In my previous article I mentioned the listening and research phase developed by Rob Knopper and Noa Kageyama’s Audition Hacker Bootcamp, which proved extremely helpful in gathering the best interpretation of each excerpt in phrasing, tempo, etc.
The next phase involves your instrument (finally!) and requires that you practice to develop muscle memory. We all know that the longer we’ve played a piece, then the easier it becomes. And sometimes when nerves strike and focus is lost, the performance is still executed well! We often wonder, “How did I do that? It felt like my fingers were magically playing the notes themselves.” In these occasions, we truly understand the importance of having deeply ingrained muscle memory as a backbone to rely on when under pressure.
So instead of starting at the beginning of your excerpt (or piece), you begin with the very last note. You practice this note until you feel that the attack, tone, and release are perfect and just the way you want, building in that muscle memory and repeating possibly 20, 30, or 40 times! Then you add the second-to-last note and play the two together. Incrementally you add one more note at a time until you’ve completed two full measures. Then you add one note at a time in the third-to-last measure to the second-to-last measure, working up to two-measure chunks, working all the way back to the beginning.
The benefit of working backwards (rather than just gradually increasing the tempo) is that all of those repetitions are built into your muscle memory at the ideal average tempo you discovered during your research for your excerpt. It can take quite a long time to complete an excerpt in this fashion, especially an excerpt with lots of sixteenth- and thirty-second notes. However, the process pays off and the muscle memory sticks. And once an entire excerpt has been treated in this method, you then maintain it with a daily run-through. If there seems to be any issue, you can then apply this method again in its entirety or where needed.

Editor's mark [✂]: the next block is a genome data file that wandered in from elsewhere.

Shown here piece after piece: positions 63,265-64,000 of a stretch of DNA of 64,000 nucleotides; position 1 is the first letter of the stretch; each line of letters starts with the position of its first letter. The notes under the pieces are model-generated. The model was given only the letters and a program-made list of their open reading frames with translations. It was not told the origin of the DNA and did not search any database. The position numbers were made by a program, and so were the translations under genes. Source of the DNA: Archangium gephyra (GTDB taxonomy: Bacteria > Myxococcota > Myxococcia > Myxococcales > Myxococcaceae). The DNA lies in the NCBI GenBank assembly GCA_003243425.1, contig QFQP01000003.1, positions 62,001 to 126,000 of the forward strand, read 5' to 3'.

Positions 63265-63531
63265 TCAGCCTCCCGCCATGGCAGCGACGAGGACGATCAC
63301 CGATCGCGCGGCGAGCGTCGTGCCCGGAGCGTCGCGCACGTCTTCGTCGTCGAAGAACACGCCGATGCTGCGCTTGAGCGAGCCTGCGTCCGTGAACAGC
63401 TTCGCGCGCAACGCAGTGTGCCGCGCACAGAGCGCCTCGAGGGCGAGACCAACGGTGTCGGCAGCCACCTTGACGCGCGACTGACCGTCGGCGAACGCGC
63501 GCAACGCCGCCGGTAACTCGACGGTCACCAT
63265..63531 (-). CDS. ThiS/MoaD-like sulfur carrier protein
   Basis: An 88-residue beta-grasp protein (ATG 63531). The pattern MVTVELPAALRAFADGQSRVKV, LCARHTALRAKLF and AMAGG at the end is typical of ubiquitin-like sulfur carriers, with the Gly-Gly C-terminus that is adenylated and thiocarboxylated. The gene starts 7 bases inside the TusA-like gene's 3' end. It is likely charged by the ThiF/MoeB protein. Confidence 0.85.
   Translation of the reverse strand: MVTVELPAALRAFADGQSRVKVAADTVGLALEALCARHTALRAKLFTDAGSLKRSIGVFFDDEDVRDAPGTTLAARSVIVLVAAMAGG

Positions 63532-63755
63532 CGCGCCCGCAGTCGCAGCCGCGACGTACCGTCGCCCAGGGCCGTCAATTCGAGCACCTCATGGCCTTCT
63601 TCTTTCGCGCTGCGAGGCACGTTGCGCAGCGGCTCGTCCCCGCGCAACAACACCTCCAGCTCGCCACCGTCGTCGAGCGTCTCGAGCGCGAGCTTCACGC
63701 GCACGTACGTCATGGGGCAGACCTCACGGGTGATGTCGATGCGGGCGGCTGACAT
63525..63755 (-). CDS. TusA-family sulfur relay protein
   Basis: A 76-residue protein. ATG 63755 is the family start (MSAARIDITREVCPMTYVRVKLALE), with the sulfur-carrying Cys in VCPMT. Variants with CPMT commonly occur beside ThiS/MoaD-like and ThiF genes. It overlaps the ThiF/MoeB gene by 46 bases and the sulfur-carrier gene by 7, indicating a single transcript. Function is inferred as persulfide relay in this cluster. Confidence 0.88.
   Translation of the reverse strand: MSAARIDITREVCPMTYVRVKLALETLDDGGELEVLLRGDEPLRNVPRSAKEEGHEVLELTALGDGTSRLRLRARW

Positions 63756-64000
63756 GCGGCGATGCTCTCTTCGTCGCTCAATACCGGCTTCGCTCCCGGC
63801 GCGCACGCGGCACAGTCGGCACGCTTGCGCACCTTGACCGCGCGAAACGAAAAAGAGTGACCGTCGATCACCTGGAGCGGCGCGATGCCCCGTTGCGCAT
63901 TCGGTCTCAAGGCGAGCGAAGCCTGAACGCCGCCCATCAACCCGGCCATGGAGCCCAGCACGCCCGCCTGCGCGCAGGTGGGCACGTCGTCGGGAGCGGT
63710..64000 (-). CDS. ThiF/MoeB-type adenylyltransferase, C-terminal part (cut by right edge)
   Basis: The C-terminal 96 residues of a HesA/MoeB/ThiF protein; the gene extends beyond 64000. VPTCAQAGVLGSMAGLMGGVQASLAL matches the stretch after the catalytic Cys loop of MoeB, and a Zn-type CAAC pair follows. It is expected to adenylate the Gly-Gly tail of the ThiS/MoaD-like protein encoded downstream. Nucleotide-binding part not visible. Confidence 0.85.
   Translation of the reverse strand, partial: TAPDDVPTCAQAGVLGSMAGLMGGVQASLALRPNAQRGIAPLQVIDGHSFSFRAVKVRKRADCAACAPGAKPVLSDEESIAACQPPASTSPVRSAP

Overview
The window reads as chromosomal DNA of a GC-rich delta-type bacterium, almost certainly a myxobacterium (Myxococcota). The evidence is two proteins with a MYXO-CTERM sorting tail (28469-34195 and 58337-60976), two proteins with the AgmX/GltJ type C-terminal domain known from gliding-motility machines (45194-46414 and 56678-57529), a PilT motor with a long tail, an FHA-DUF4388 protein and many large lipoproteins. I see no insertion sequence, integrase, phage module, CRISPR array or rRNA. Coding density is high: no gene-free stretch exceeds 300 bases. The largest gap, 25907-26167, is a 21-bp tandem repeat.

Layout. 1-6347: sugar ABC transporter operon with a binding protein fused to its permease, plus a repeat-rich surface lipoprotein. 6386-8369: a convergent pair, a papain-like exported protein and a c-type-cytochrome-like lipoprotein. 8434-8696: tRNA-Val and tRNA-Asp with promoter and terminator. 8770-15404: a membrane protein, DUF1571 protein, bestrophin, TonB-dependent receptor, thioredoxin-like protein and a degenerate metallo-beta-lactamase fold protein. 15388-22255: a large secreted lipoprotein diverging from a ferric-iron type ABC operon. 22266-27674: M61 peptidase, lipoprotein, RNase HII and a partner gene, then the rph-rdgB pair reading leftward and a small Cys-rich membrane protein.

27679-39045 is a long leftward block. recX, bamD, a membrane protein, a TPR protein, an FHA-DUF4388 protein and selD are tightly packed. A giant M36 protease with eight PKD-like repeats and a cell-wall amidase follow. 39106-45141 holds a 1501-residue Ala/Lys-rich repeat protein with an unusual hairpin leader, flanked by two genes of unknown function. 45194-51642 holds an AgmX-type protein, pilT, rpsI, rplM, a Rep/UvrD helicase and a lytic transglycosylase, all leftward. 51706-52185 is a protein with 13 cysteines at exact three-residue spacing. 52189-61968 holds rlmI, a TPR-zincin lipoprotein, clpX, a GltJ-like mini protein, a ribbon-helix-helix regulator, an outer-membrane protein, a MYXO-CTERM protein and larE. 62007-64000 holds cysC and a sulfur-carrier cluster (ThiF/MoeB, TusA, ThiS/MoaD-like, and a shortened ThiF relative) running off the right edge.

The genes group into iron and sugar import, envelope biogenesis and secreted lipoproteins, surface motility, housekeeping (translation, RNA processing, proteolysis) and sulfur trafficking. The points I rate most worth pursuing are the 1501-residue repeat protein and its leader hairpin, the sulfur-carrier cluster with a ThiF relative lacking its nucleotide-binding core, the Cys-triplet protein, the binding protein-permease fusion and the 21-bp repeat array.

Realistically, it is not feasible to do thirty or forty repetitions when playing the flute without exhausting your embouchure, hands, and posture, so I modified it and did about 10-20 repetitions. You do not have to stay 100% focused for each repetition, however, I recommend that you maintain good posture and let any physical tension creep in. I found that I had to take frequent breaks as the length of the segments increased, since both physically and mentally it is exhausting. The process was especially helpful, though, for learning new excerpts and training the fingers to learn the patterns solidly.
Following the research and muscle memory phases, one begins to record. Many people do this, but this method is very methodical. To begin, record your excerpt entirely. Then listen back, take notes, and problem-solve. Distance yourself from what you just recorded and approach it as a listener. That way you can think more objectively and not take things as personally. Notate the problem and find a solution, before then returning to your performer self to try it out.
For example, you might notice that the phrase is not shaped as much as you want. Then shift to problem-solving mode and ask yourself: what can I do to make the peak of the phrase stand out? You might realize that in addition to playing the peak louder, you might add vibrato and/or color change. Then switch back to performing mode, experiment, record, and listen again.
Through this process you systematically build your interpretation. This is especially helpful with excerpts that present musical challenges and where an audition committee might be looking for artistic creativity and musicianship. I know that I developed better interpretations following such inquiry, even on excerpts I had been practicing for over a decade. It challenged me to ask myself all sorts of questions about my default interpretations: why am I emphasizing this note here? Do I want to? Does it make sense with the meter? Then when you are happy with your interpretation, you record again and compare your first recording to your last to hear your progress. It is very satisfying!
Again, this phase is very time-consuming, but helps a musician to develop his or her vision for each excerpt. It might take an hour or two, but likely this will be more well-thought out and prove convincing to your audience. Even if you don’t have an audition coming up, you can take a standard list of excerpts and apply these phases to them. While this technique is taught with orchestral excerpts, one can certainly apply it to solo and concerto repertoire.
Revised and edited by Claire Thompson, PhD.
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